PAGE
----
Every year New Year’s resolutions are made and broken within the first few days of the year. Here are five strategic resolutions marketing professionals in Christian nonprofit organizations should consider. They can change your entire year.
1. Lose weight. Purge dead weight from your donor list to save money and improve performance. Start with an intensive address correction initiative.
After you have all good addresses, establish a regular schedule of continuing address corrections, so your list stays lean and mean. At the same time, go after duplications. A couple receiving two identical communications at the same address will not feel doubly cared for. More likely, they will become frustrated and even angry at you. That applies to email addresses as well. Resolve to develop a slim, trim donor list that you can segment strategically. The result will be better performance that projects a healthier image. You’ll add years to your committed donors’ lives with your organization.
2. Eat better. Strength and stamina come from a healthy, adequate diet. Good resource and engaging offers are the nutrients well-fed marketing programs require to grow and develop into strong, effective drivers for ministry. Don’t settle for fast food or junk calories just to fill up your schedule so you can move on to something else. Good stories and offers take longer to prepare. These ingredients often cost more time and energy. But the ultimate result is greater donor engagement and more money for ministry. Don’t be afraid to return your plate if it doesn’t contain the colorful, natural, well-prepared entrée that will delight all the donors’ senses and move them to respond.
3. Exercise regularly. A little goes a long way when done with consistency. Take every opportunity to test, test, test. Give your list segments, strategies, offers and creative concepts the workout they need to prove themselves. Unless you’re testing the endurance of every project and learning something new, your muscle will turn to flab and your results will get softer and softer. Vary your routine. Challenge every comfortable assumption. Spend more time looking forward, to where you want to be, rather than looking backward at where you’ve been. This is a vigorous, demanding business. If you’re not sweating, you’re not at peak performance. Get going.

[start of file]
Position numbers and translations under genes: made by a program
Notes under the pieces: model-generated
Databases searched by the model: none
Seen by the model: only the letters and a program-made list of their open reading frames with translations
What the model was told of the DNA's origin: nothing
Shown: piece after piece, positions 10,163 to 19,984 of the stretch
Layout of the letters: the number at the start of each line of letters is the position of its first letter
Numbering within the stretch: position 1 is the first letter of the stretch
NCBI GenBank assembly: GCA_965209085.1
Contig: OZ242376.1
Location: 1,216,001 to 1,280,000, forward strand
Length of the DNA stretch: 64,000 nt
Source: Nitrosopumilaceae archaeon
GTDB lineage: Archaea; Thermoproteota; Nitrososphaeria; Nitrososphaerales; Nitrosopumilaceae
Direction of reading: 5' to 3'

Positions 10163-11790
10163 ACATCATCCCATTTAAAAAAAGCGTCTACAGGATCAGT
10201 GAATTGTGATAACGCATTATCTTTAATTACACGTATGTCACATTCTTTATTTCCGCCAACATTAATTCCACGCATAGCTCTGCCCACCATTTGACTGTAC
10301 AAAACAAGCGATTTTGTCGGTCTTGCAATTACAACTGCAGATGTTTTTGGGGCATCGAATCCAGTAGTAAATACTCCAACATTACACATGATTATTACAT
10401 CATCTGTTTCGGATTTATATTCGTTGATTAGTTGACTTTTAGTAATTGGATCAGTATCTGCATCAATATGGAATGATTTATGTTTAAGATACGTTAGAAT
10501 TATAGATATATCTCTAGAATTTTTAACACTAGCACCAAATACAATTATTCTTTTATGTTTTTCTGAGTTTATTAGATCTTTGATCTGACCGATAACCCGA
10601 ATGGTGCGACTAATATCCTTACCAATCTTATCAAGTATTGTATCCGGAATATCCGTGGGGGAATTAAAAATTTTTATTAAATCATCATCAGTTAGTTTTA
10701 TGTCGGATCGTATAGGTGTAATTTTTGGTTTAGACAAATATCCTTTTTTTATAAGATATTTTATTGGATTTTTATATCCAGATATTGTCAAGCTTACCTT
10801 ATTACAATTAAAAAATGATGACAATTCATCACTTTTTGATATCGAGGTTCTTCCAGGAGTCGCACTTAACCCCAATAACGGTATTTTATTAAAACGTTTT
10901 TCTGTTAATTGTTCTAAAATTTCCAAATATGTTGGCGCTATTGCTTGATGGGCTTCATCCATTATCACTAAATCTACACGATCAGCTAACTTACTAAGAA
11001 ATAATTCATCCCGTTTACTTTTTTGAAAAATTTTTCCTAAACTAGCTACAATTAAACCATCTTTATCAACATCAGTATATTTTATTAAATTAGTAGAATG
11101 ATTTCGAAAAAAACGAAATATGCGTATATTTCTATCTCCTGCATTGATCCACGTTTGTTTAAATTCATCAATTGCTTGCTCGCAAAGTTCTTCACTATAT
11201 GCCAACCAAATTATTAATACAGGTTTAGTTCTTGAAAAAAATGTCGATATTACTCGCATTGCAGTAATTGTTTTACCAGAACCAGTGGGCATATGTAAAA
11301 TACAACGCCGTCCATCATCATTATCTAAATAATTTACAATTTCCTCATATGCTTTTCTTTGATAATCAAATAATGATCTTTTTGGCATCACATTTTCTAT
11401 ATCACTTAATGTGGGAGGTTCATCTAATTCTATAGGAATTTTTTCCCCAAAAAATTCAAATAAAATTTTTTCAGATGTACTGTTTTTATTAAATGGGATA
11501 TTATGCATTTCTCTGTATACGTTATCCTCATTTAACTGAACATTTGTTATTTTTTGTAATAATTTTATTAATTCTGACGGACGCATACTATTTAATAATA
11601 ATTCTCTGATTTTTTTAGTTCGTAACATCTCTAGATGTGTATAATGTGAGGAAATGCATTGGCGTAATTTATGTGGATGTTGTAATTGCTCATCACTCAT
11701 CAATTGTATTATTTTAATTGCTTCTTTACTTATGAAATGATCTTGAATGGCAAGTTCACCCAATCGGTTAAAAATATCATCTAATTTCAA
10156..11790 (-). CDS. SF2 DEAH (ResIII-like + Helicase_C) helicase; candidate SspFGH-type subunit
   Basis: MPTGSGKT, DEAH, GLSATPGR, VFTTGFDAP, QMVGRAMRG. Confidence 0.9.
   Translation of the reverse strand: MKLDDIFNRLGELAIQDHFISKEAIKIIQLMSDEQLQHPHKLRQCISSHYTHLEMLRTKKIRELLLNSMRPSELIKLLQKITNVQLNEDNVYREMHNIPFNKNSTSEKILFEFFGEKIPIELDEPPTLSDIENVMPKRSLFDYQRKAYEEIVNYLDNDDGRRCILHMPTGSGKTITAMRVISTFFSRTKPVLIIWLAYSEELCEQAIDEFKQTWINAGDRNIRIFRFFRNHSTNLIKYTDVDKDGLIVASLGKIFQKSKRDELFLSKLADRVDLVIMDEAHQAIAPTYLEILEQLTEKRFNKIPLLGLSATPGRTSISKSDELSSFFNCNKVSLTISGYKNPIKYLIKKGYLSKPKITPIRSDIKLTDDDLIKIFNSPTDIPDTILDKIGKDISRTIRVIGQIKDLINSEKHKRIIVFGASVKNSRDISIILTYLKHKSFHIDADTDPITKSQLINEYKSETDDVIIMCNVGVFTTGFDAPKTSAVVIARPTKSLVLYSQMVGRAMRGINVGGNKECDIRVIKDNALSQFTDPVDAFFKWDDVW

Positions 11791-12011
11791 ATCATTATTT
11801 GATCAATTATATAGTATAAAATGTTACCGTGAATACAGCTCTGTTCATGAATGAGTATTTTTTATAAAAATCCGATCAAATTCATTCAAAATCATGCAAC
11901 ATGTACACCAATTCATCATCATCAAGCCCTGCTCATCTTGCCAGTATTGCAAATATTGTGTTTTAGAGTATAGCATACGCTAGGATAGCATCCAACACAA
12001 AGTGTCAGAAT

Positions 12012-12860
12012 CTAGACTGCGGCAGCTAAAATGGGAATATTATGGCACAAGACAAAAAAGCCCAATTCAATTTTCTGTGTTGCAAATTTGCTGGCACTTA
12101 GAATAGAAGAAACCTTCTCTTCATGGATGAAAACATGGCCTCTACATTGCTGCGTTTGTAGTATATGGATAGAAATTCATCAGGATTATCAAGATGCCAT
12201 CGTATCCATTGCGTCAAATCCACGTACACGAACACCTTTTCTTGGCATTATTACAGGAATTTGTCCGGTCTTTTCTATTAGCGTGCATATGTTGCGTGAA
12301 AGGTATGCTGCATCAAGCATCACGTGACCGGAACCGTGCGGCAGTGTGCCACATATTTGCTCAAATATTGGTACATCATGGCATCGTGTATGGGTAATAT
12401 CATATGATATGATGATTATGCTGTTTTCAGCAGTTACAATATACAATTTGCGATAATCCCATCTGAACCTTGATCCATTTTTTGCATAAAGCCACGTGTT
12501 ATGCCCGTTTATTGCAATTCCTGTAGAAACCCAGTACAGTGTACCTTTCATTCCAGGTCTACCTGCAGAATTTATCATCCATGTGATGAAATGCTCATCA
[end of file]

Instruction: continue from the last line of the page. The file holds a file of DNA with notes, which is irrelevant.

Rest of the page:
4. Forgive yourself for 2011’s mistakes. Hey, you’re human. Forgive and forget. Perfectionism can be a destructive disease. Give yourself a break. Besides, your blunders make your colleagues feel better about their own shortcomings. It’s called teamwork, when we cover each other’s fumbles, or learn from letting a win slip between our fingers. And don’t forget, because God uses our weaknesses for His glory, a goof-up every now and then is a good thing. Get over the idea that the future of the world as we know it depends on your performance. Last time I checked, neither of us was CEO of planet earth. Learn to breathe deeply and exhale all that need to be right. You’ll feel lighter and sleep better.
5. Pay closer attention to your leader. Thank God He doesn’t send emails or leave text messages. They’d be buried in the barrage of spam, trivia and misinformation that distracts us at every turn. His guidance often comes at unscheduled moments through unexpected sources. That aggravating interruption, that chance meeting, that foggy daydream you feel guilty admitting could be His voice speaking to you. Stop, look and listen. And don’t forget to schedule regular one-on-ones with your leader. Read His book and other good stuff, allowing time to ponder what applies to your life at the moment. Hang out with His people, both colleagues and those struggling folks who only He could love. Remember, God sees all your warts and wobbles and loves you anyway. Unconditionally. Who wouldn’t want to follow that kind of leader?
Hang on. 2012 can be the ride of your life!